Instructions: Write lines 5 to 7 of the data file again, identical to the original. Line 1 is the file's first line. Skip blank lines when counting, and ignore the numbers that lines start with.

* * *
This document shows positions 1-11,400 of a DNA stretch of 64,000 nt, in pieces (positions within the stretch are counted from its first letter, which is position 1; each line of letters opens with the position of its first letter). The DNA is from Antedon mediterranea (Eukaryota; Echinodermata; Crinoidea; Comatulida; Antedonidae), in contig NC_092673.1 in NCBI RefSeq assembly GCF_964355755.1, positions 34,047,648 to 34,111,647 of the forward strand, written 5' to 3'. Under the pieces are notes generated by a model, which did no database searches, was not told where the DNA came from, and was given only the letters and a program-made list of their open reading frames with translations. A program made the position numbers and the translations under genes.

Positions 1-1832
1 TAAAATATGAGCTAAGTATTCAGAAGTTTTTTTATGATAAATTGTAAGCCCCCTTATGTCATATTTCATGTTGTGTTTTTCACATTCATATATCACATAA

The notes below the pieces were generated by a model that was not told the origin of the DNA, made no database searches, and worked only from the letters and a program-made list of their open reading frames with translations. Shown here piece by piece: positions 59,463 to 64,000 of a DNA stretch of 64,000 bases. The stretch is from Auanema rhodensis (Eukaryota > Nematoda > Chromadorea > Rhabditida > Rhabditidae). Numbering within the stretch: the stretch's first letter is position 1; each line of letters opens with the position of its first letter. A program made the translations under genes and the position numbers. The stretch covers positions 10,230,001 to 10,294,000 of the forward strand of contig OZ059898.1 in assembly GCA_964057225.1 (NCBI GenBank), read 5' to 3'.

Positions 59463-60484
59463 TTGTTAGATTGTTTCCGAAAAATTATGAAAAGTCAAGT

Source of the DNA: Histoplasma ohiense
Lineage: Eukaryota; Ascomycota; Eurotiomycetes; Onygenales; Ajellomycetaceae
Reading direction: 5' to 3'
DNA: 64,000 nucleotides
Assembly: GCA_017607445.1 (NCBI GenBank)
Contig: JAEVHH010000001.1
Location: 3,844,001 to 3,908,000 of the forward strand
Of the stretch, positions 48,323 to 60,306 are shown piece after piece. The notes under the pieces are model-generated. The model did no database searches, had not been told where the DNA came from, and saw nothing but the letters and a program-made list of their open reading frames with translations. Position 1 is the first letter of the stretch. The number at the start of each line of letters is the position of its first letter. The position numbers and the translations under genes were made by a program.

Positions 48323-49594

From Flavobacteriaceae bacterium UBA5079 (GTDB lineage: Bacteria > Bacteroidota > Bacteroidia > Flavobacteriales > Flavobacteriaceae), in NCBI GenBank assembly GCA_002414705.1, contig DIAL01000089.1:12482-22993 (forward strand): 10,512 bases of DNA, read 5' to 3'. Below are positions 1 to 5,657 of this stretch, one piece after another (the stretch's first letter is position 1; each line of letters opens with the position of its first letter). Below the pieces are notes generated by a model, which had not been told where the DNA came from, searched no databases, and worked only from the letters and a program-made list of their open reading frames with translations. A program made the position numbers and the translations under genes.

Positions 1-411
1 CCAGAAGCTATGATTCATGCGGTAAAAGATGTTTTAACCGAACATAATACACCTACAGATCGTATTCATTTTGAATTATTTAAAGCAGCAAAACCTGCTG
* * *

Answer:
Positions 59463-60484
59463 TTGTTAGATTGTTTCCGAAAAATTATGAAAAGTCAAGT

Source of the DNA: Histoplasma ohiense